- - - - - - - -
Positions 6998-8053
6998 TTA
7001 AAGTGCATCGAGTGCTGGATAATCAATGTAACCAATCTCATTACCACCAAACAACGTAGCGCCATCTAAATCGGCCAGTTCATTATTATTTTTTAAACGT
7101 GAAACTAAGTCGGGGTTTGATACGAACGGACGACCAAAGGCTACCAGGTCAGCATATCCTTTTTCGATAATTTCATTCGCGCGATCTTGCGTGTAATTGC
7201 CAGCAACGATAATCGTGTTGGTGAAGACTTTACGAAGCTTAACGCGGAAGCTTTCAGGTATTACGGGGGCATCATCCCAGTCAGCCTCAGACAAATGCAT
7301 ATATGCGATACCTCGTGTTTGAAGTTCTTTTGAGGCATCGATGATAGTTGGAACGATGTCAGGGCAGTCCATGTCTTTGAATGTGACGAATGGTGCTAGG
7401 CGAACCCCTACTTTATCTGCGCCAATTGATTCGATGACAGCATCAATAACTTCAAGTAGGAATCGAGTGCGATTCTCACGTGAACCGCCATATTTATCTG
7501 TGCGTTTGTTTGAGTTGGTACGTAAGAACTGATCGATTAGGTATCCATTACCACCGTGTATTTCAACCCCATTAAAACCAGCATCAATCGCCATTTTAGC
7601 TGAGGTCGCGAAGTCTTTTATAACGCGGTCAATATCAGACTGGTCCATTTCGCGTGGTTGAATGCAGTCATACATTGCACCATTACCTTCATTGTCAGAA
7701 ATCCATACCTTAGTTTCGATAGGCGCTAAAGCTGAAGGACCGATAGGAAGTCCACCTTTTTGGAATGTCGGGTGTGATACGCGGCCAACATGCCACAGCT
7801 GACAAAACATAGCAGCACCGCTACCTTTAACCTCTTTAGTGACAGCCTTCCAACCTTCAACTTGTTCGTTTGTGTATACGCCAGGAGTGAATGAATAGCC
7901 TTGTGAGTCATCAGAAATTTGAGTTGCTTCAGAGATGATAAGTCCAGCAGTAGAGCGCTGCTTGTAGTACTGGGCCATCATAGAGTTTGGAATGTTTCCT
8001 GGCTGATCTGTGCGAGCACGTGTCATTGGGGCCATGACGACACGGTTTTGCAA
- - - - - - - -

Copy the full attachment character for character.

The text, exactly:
Positions 6998-8053
6998 TTA
7001 AAGTGCATCGAGTGCTGGATAATCAATGTAACCAATCTCATTACCACCAAACAACGTAGCGCCATCTAAATCGGCCAGTTCATTATTATTTTTTAAACGT
7101 GAAACTAAGTCGGGGTTTGATACGAACGGACGACCAAAGGCTACCAGGTCAGCATATCCTTTTTCGATAATTTCATTCGCGCGATCTTGCGTGTAATTGC
7201 CAGCAACGATAATCGTGTTGGTGAAGACTTTACGAAGCTTAACGCGGAAGCTTTCAGGTATTACGGGGGCATCATCCCAGTCAGCCTCAGACAAATGCAT
7301 ATATGCGATACCTCGTGTTTGAAGTTCTTTTGAGGCATCGATGATAGTTGGAACGATGTCAGGGCAGTCCATGTCTTTGAATGTGACGAATGGTGCTAGG
7401 CGAACCCCTACTTTATCTGCGCCAATTGATTCGATGACAGCATCAATAACTTCAAGTAGGAATCGAGTGCGATTCTCACGTGAACCGCCATATTTATCTG
7501 TGCGTTTGTTTGAGTTGGTACGTAAGAACTGATCGATTAGGTATCCATTACCACCGTGTATTTCAACCCCATTAAAACCAGCATCAATCGCCATTTTAGC
7601 TGAGGTCGCGAAGTCTTTTATAACGCGGTCAATATCAGACTGGTCCATTTCGCGTGGTTGAATGCAGTCATACATTGCACCATTACCTTCATTGTCAGAA
7701 ATCCATACCTTAGTTTCGATAGGCGCTAAAGCTGAAGGACCGATAGGAAGTCCACCTTTTTGGAATGTCGGGTGTGATACGCGGCCAACATGCCACAGCT
7801 GACAAAACATAGCAGCACCGCTACCTTTAACCTCTTTAGTGACAGCCTTCCAACCTTCAACTTGTTCGTTTGTGTATACGCCAGGAGTGAATGAATAGCC
7901 TTGTGAGTCATCAGAAATTTGAGTTGCTTCAGAGATGATAAGTCCAGCAGTAGAGCGCTGCTTGTAGTACTGGGCCATCATAGAGTTTGGAATGTTTCCT
8001 GGCTGATCTGTGCGAGCACGTGTCATTGGGGCCATGACGACACGGTTTTGCAA